And after that, I pointedly put out the “Two Identical Convention Cards are Required” sign when I sold entries. When a 0-5 player expressed concern over it, I told them that it was mostly intended as a warning to some problem children, but it would be a good idea to copy a card anyway as it forces you to think about what you're doing".

Someone still learning needs to learn, but refusing to enforce the rules on new bridge players does them no favors. There is no test to join the acbl. The way most new bridge players learn the rules is by seeing what happens when they are violated. Delaying the point that they get to see that only sets them up for worse consequences later.
Dec. 9
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Out of touch? Along with the 26 people (so far) that pressed the like button on his answer? That's the internet's answer to “sour grapes”.

Michael was only “out of touch” in the sense that he gave an honest answer to a question that turned out to be posed rhetorically.

Oh. The. Irony.
Dec. 9
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“Cheating is a part of daily life” is a view that I can see only two types of people adopting:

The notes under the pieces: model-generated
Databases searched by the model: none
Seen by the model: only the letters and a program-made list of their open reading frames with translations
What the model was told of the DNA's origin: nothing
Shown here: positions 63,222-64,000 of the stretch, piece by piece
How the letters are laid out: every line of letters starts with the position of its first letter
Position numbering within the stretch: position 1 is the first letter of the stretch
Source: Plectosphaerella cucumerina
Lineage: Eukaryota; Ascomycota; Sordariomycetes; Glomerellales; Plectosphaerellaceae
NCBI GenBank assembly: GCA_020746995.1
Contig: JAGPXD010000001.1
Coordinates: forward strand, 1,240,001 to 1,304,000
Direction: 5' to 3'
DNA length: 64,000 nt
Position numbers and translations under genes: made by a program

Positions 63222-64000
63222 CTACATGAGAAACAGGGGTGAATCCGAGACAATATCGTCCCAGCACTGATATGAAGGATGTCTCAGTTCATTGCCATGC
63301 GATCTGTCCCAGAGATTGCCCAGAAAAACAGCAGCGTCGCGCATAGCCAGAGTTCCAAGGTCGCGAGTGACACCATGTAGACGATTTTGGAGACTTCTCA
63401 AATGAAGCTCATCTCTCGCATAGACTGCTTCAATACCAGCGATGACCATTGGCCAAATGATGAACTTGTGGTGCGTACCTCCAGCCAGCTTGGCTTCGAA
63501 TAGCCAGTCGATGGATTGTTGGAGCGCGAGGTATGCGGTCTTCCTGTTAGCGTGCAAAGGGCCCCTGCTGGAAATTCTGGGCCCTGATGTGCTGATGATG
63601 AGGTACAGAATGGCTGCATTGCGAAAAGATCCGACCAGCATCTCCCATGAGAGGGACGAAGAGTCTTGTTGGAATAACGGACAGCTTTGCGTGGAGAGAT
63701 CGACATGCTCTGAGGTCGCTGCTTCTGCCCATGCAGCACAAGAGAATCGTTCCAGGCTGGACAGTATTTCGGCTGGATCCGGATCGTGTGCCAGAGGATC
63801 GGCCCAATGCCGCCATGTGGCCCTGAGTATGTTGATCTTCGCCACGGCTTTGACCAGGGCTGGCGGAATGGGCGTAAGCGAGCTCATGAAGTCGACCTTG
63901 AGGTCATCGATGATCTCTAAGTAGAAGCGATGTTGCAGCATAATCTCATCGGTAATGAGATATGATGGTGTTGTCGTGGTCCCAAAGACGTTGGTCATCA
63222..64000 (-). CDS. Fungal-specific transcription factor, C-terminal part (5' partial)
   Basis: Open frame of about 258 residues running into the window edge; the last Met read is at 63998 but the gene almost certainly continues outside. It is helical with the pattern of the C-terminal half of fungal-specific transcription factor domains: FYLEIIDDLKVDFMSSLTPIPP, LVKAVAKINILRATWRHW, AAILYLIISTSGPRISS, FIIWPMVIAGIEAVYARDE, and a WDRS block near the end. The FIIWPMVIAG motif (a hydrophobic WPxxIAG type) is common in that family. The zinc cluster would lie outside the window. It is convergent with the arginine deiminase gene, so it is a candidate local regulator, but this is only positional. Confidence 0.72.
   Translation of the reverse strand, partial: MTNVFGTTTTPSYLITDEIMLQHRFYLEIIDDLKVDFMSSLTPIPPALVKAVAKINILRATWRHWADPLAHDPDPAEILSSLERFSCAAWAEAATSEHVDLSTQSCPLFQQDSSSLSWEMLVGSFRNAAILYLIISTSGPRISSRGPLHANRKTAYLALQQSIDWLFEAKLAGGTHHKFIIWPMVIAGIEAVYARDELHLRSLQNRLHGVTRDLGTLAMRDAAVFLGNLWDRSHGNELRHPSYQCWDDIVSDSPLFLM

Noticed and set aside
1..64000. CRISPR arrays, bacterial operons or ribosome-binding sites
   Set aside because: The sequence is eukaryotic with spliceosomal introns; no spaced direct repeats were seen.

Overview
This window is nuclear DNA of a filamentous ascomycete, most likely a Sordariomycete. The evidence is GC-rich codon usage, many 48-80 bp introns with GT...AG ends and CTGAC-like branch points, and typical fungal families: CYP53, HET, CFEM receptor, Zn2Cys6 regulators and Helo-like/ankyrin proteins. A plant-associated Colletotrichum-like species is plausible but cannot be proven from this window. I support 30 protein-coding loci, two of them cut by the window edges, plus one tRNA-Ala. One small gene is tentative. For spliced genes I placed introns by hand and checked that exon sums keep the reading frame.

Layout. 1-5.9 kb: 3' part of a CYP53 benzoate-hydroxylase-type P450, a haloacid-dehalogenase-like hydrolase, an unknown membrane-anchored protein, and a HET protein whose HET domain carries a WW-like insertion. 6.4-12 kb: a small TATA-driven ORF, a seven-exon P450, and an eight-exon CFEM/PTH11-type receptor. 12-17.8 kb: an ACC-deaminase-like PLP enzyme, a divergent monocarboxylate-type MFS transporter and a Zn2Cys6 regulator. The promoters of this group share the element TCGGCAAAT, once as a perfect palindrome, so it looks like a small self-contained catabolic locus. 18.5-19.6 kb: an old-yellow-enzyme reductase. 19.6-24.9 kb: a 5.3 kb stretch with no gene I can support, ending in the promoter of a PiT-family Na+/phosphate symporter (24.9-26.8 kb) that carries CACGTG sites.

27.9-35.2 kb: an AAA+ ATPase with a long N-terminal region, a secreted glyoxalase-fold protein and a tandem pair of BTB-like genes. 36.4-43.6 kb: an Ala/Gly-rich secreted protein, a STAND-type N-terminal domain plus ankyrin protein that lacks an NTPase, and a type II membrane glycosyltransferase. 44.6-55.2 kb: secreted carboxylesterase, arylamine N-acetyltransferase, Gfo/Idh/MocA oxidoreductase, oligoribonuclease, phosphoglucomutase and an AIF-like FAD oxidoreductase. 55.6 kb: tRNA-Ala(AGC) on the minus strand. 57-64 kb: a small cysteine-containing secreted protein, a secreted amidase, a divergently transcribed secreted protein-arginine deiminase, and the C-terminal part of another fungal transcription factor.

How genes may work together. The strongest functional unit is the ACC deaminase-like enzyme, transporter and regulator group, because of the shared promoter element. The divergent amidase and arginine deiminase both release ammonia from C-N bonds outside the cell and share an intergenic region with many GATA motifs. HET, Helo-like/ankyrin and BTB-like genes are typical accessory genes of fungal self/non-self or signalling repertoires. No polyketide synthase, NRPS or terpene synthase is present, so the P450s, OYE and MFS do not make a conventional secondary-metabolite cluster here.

Fatalists and Cheaters who claim to be Fatalists.

So Dear Fatalists: The rest of us have no way to tell either of these two groups apart so you might want to be careful about openly admitting that you feel this way. The bad guys adopt this view as a way of minimizing their sin, or even justifying it ala “Everyone does it”.

So if you want the rest of us to “get over ourselves”, we probably can go ahead and do that quite easily, but I really think that you don't want us to do that. You wouldn't like the outcome of the method we'd choose.
Dec. 9
Joe Hertz edited this comment Dec. 9
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They shouldn't be in the event, but dangit, if they ARE going to be in the event, every single thing they do at the table ought to be observed, recorded, and broadcasted.
Dec. 9